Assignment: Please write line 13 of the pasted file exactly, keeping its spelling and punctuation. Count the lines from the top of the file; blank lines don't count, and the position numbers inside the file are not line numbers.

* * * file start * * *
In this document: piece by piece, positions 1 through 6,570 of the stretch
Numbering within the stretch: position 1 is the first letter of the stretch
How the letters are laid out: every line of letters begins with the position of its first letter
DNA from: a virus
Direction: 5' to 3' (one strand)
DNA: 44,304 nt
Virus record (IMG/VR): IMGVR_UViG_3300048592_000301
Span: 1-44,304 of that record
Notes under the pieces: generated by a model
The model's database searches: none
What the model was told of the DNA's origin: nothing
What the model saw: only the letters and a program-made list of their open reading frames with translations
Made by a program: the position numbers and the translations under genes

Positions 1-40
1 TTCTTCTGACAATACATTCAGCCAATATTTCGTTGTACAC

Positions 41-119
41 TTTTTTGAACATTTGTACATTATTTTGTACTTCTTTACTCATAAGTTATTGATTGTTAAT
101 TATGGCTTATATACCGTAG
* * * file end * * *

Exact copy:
Made by a program: the position numbers and the translations under genes